Implementation of a Worksite Wellness Program for the Physical Plant Employees at the College of Charleston
Davis, Kelcey Olivia
The combination of obesity and overall poor health has become a pandemic across the US. With this pandemic comes a great increase in many preventable diseases, which are detrimental to an individual’s health, one’s overall wellbeing and are very costly in terms of healthcare expenses. Worksite wellness is a growing trend in today’s companies as it has been shown to offer many benefits, not just to employees but to the company overall as productivity increases and overall health and rapport of employees improves. The College of Charleston’s Physical Plant employees represent a population that has a high rate of preventable diseases such as diabetes, obesity and cardiovascular disease. The goal of this project was to improve overall health awareness of this population by providing health education lectures on overall nutrition, information on various preventable metabolic diseases, benefits of proper nutrition and regular physical activity, and healthy food preparation. The program also included a physical activity instructional component. This included information on safety concerns and precautions of exercise and also instruction on proper exercise technique. Methods: Employees within the College of Charleston’s Physical Plant were recruited for involvement in the program on a voluntary basis. They had the opportunity to attend 6 lectures upon receiving permission from their supervisor. The lectures each covered a particular topic and included a multimedia presentation followed by question and answers and a discussion session. Physical activity instructional classes were offered three days a week on Monday, Tuesday and Thursday. To note and record changes, participants completed surveys, one about the physical activity portion of the program and the other about the lecture/health education portion. Data drawn from these surveys was used to determine changes in behavior, attitude and knowledge of the participants. Results: Participants who attended at least one lecture (n=31) completed the lecture survey and all those who attended at least one physical activity session (n=24) completed the physical activity survey at the end of the program. Ninety-six percent of participants reported that they at least agreed or strongly agreed (70%) that they felt that their knowledge on health had improved as a result of attending one or more of the health lectures. Ninety-two percent reported that they agreed or strongly agreed (57%) that they felt better prepared to make healthy choices about food and 92% reported that they agreed or strongly agreed (60%) that they have a better understanding of the chronic diseases discussed in lecture (diabetes, heart disease, high blood pressure, etc.) The physical activity survey revealed the following information; a total of 83% of participants reported an overall increase in physical activity, whether it was that they just started an exercise routine (58%) or they had increased the amount since the start of the program (25%). Furthermore, 88% of the participants reported that they agreed (33%) or strongly agreed (54%) that they felt more confident exercising. Discussion: The use of a worksite wellness model was a viable means for implementing a healthy lifestyle intervention program for the representative underserved population. Integrating the program within and around the work schedule of employees made it more convenient and easier for participants to join and adhere to. Many individuals spend at least a third of their day at work making lifestyle intervention programs a feasible means to increase health education and participation in physical activity of employees, which led to positive healthy lifestyle changes among participants.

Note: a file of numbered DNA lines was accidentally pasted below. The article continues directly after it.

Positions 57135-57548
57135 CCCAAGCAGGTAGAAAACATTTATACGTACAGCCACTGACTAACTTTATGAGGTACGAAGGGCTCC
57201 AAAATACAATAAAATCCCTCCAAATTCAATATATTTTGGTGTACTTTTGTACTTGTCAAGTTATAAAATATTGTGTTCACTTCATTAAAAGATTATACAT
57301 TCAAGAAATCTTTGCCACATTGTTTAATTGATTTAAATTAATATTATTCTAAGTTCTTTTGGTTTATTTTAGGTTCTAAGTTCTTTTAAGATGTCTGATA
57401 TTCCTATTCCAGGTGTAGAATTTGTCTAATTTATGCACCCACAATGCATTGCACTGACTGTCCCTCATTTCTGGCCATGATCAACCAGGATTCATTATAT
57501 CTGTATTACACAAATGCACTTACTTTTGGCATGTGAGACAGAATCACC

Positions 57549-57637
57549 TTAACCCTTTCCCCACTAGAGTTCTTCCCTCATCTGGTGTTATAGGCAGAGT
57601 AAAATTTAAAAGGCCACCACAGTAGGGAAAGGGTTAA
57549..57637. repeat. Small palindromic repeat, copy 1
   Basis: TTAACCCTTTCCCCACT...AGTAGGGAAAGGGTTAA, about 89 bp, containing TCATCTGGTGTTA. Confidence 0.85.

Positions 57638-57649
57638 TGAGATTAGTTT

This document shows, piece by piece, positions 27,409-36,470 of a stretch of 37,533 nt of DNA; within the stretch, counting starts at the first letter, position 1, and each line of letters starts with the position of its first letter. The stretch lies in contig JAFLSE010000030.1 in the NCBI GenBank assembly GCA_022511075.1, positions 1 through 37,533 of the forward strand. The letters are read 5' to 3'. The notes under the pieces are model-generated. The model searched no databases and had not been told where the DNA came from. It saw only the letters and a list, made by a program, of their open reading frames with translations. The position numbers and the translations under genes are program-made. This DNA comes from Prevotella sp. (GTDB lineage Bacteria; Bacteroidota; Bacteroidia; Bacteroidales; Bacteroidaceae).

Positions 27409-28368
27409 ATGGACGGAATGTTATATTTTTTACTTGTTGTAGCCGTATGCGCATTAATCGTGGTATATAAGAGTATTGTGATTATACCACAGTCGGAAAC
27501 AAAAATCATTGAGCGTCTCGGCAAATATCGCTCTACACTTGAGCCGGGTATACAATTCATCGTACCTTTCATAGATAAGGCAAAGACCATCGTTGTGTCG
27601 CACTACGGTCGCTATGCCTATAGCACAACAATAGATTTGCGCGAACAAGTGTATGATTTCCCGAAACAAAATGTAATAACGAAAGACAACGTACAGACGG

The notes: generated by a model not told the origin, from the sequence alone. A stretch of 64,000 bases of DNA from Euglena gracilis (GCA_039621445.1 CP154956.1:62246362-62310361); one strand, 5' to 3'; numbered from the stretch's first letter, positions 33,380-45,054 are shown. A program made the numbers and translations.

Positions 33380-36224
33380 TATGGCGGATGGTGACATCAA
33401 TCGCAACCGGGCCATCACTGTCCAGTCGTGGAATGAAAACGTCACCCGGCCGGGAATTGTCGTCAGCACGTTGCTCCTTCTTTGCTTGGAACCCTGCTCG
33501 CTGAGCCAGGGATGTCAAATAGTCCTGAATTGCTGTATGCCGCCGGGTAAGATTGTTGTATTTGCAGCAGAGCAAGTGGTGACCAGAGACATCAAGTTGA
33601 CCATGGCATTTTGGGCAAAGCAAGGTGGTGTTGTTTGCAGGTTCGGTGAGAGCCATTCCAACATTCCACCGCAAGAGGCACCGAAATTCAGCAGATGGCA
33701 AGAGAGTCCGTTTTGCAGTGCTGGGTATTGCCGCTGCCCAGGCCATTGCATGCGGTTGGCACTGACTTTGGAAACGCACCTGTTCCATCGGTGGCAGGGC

Physical Activity, Exercise, Fitness, Nutrition, Underserved Population, Preventable Diseases, Health Disparities